Boeing B-17G-90-DL “Flying Fortress”
Engines: Four Wright Cyclone R-1820-97 radial; 1,200 hp each
Wingspan: 103 ft 9 3/8 in
Length: 74 ft 4 in
Height: 19 ft 3 in
Weight: empty: 36,135 lbs; maximum: 72,000 lbs
Speed: cruise: 182 mph; maximum: 287 mph
Range: normal: 2,000 miles; max: 3,750 miles
Service Ceiling: 35,600 ft
Armament: 13 .50 caliber machine guns; up to 17,600 lbs of bombs in internal bomb bay and external racks; normal bomb load: 4,000 lbs
Cost: $204,370 (average B-17 unit cost in 1944)
Hill Aerospace Museum is proud to display a B-17G. In 1987, the B-17 aircraft in the Hill Aerospace Museum was obtained by Ogden businessman John. A Lindquist, who also serves on the Board of Directors for the Aerospace Heritage Foundation of Utah, for restoration and display at the Hill Aerospace Museum. The exterior was restored in 1991 to replicate the “Short Bier” that was part of the 493rd Bombardment Group (Heavy). Originally the Short Bier was a B-24 Liberator, but when the squadron switched to B-17s, the name was transferred to a Flying Fortress. Lindquist and his crew finished their tour of duty in the B-17 “Short Bier,” but that aircraft was later lost in action. Our B-17 is therefore the third “Short Bier” and is painted in the colors of the 493rd Bomb Group.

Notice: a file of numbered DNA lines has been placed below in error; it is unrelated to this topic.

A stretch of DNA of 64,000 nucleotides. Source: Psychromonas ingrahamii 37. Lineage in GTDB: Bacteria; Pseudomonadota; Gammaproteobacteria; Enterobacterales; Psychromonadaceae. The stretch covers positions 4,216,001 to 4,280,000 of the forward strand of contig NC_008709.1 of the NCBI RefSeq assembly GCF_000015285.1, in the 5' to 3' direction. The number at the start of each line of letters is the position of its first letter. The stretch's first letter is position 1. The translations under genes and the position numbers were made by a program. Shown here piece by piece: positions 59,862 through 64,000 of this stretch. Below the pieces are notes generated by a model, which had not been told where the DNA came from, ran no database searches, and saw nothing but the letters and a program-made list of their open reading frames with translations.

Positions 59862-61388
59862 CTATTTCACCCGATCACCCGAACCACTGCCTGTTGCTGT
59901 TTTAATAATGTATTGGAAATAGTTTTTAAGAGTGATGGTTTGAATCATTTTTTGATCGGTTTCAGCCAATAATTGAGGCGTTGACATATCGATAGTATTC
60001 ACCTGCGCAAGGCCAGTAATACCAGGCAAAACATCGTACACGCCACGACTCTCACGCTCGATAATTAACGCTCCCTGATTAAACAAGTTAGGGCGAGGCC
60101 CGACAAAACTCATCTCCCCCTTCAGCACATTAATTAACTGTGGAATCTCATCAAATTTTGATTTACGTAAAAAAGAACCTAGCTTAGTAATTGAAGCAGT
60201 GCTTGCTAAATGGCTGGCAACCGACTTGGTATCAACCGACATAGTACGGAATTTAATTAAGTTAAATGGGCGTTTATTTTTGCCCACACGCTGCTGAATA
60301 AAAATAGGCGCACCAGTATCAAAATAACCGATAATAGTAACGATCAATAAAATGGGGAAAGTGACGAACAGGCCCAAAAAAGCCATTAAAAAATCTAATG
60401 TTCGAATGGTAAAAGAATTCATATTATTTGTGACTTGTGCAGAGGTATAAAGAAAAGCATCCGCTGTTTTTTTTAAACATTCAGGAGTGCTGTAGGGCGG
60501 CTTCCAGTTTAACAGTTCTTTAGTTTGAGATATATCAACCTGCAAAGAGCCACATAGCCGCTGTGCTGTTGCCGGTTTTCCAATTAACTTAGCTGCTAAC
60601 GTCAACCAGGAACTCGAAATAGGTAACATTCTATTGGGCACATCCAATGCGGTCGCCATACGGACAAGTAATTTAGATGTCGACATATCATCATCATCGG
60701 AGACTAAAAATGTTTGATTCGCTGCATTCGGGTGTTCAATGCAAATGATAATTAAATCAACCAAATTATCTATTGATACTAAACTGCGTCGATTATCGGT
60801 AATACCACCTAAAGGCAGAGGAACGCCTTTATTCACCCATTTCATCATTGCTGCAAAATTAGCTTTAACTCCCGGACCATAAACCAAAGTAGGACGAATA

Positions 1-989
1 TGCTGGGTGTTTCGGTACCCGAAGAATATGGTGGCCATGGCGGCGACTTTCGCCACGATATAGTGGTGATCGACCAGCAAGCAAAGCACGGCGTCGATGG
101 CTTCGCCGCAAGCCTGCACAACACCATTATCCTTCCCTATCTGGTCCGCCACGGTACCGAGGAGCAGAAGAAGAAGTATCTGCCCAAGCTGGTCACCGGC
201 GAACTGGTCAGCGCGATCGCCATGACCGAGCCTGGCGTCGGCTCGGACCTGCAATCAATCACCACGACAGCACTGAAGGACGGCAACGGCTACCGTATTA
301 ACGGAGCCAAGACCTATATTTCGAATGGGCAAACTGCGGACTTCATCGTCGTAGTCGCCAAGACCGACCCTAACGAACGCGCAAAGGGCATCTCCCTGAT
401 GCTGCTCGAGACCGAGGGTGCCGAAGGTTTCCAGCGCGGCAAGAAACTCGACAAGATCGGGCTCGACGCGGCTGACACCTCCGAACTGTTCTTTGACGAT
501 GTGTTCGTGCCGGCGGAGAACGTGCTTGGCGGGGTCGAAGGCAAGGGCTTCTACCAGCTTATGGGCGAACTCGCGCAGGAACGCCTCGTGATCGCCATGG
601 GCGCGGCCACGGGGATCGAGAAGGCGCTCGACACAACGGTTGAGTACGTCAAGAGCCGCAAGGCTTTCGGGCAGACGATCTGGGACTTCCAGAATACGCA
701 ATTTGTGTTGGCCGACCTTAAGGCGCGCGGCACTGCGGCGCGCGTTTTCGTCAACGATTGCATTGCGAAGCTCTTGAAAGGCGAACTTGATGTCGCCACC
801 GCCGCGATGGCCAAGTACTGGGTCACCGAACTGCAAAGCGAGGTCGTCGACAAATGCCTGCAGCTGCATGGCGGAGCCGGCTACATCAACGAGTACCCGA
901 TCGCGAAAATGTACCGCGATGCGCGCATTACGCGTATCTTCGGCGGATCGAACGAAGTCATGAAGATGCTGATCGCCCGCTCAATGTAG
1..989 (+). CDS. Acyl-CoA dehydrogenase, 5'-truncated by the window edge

The B-17s were first introduced in 1935 and was the first Boeing military aircraft with a flight deck instead of an open cockpit. This aircraft was armed with bombs and five .30-caliber machine guns mounted in clear “Blisters.” the B-17E model was the first mass produced model of the “Flying Fortress.” These incredible aircraft could carry a 4,000 pound bomb load, as well as being equipped with nine machine guns. Each version Boeing designed was more heavily armed.
The B-17 was retired in 1968 after Boeing produced 12,731 aircraft.